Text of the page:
Peptic ulcers- Symptoms, Causes, risk factors and Prevention


Peptic ulcers are open sores which form in your stomach’s inner lining and the upper portion of your small intestine. Stomach pain is the commonest symptom of a peptic ulcer.

Peptic ulcers include:

  • Gastric ulcers which occur inside the stomach
  • Duodenal ulcers inside the upper portion of the small intestine (duodenum)

Infection with the bacterium Helicobacter pylori (H. pylori) and long-term use of aspirin and no steroidal anti-inflammatory drugs (NSAIDs) (Advil, Aleve, others) are the most common causes of peptic ulcer. Stress and acidic foods are not responsible for peptic ulcers. They can also make the symptoms worse.


  • Burning stomach pain
  • Feeling of fullness, bloating or belching
  • Fatty food intolerance
  • Heartburn
  • Nausea

The most common symptom of peptic ulcer is burning pain to the stomach. Stomach acid aggravates the discomfort, as does having an empty stomach. Eating other foods that reduce stomach acid or taking an acid-reducing drug may also ease the discomfort, but then it can come back. The pain between meals and at night can get worse.

About 3/4 of people with peptic ulcers have no symptoms.

Ulcers may cause serious signs or symptoms less frequently, like:

  • Vomiting or vomiting blood — that can look red or black
  • Dark blood in stools, or stools which are tarry or black
  • Trouble breathing
  • Feeling faint
  • Nausea or vomiting
  • Unexplained weight loss
  • Appetite changes

When to see a doctor

Consult your doctor if you have the above serious signs or symptoms. If over-the-counter antacids and acid blockers ease the pain but the pain returns, also see the doctor.


Peptic ulcers occur as the acid eats away at the inner surface of the stomach or small intestine in the digestive tract. The acid can cause a painful open sore and can bleed.

Your digestive tract is filled with a coating of the mucous layer that usually protects against acid. But if there is an increase in the amount of acid or a decrease in the amount of mucus you can develop an ulcer. Common causes encompass: 

A bacterium: Helicobacter pylori bacteria are commonly found in the mucous layer which covers and protects tissues which line the stomach and small intestine. Mostly, the H. Pylori bacterium does not cause any complications but can cause inflammation of the inner layer of the stomach resulting in an ulcer.

It’s not clear how H. pylori infection spreads. This can be transmitted by close touch from person to person, for example through kissing. People can also contract H. Pylori by food and water.

Regular use of certain pain relievers: Taking aspirin and other over-the-counter and prescription pain medications called non-steroidal anti-inflammatory drugs (NSAIDs) that irritate or inflammation your stomach and small intestine lining. Those medications include ibuprofen (Advil, Motrin IB, others), naproxen sodium (Aleve, Anaprox, others), ketoprofen, and others. They may not contain acetaminophen (Tylenol).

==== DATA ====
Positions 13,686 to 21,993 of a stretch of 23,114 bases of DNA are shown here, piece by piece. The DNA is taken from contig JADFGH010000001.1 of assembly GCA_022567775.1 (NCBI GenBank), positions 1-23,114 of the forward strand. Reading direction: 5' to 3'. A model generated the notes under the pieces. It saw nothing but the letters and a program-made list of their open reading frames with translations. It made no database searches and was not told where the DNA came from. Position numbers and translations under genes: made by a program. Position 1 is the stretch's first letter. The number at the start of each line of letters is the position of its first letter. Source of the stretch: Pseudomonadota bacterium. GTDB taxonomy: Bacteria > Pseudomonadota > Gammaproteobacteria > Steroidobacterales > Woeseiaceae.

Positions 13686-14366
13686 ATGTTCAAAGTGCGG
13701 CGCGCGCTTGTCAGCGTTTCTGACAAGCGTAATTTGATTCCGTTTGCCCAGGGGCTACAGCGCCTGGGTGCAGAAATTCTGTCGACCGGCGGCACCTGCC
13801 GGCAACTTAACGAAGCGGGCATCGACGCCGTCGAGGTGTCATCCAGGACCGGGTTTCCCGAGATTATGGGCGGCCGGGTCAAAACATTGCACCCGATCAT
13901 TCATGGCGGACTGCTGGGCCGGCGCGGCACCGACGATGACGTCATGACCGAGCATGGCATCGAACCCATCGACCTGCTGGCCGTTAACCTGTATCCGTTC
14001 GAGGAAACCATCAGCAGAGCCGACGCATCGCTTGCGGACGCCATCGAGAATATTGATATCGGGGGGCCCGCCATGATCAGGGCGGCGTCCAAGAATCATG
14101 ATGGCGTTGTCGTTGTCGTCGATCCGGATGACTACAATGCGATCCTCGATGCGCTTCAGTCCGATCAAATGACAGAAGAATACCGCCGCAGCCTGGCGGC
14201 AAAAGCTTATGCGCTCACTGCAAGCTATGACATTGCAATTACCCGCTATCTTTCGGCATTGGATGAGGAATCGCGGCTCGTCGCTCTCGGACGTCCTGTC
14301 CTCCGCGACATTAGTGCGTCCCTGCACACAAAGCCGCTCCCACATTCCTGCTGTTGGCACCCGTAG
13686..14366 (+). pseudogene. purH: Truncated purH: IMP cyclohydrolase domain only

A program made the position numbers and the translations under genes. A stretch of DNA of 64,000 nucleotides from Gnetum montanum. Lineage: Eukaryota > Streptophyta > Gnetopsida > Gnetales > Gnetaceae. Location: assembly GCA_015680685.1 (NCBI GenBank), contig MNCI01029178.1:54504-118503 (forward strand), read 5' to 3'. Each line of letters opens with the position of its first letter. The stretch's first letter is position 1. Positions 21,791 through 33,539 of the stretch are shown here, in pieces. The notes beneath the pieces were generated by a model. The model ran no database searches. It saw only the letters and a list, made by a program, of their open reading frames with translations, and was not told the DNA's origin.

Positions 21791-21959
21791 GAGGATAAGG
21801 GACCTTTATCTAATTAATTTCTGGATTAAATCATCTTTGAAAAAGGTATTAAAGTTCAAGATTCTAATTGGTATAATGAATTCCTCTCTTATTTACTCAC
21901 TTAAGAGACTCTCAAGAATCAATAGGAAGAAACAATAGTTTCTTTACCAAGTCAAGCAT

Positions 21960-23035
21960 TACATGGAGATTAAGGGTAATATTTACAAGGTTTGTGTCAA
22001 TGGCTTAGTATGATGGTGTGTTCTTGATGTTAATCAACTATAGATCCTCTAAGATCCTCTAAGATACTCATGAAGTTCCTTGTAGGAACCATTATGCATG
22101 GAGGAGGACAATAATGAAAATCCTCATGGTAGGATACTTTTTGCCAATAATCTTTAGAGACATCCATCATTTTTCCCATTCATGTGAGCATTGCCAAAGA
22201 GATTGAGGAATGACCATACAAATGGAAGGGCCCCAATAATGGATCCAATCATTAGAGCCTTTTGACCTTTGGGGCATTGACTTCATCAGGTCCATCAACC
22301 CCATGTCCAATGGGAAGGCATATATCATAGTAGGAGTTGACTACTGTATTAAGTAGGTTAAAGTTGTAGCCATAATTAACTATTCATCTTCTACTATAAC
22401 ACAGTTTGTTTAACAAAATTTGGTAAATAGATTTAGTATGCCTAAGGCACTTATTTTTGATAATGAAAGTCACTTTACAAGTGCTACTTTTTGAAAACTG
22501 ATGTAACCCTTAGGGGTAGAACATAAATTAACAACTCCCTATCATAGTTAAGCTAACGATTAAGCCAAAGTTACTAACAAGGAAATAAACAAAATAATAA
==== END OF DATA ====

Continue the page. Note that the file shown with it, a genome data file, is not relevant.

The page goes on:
Peptic ulcers are more common in older adults who often take these pain drugs, or in people who take these osteoarthritis drugs.

Other medications: Taking some medicines with NSAIDs, such as steroids, anticoagulants, low-dose aspirin, selective serotonin reuptake inhibitors (SSRIs), alendronate (Fosamax) and risedronate (Actonel) that greatly increase the risk of developing ulcers.

Risk factors

  • Besides taking NSAIDs, you can have a high risk of peptic ulcers if you:
  • Smoke: Smoking may increase the risk of peptic ulcers in people infected with H, pylori.
  • Drink alcohol: AL Alcohol will irritate and erode your stomach’s mucous lining and it increases the amount of stomach acid that is produced.
  • Have untreated stress
  • Eat spicy foods

Such causes alone do not cause ulcers but can make them worse and harder to heal.


Left untreated, peptic ulcers can result in:

Internal bleeding. Bleeding can occur as slow blood loss that leads to anaemia or as severe blood loss that may require hospitalization or a blood transfusion. Severe blood loss may cause black or bloody vomit or black or bloody stools.

Infection: Peptic ulcers can eat a hole through (perforate) your stomach wall or small intestine, putting you at risk of serious abdominal cavity (peritonitis) infections.

Obstruction: Peptic ulcers can obstruct the passage of food through the digestive tract, cause you to become full easily, vomit and lose weight through either inflammation swelling or scarring.


If you follow the same techniques recommended as home remedies for treating ulcers, you can reduce your risk of peptic ulcer. It could also contribute to:

Protect yourself from infections: It’s not exactly clear how H. Pylori spreads, although there is some evidence that it can be transmitted by food and water from person to person.

You should take action to protect yourself against infections like H. Pylori, by washing your hands regularly with soap and water, and eating fully cooked foods.

Use caution with pain relievers If you use pain relievers frequently to raise your risk of peptic ulcer, take measures to lower your risk of stomach problems. For example, take your medication with meals.

Act with your doctor to determine the lowest possible dosage which will still alleviate the pain. When taking your medicine, stop consuming alcohol, because the two can combine to increase the risk of stomach upset.

You will also need to take other drugs, such as an antacid, a PPI, an acid blocker or a cytoprotective agent if you need an NSAID. A class of NSAIDs called COX-2 inhibitors may be less likely to cause peptic ulcers but the risk of a heart attack may increase.

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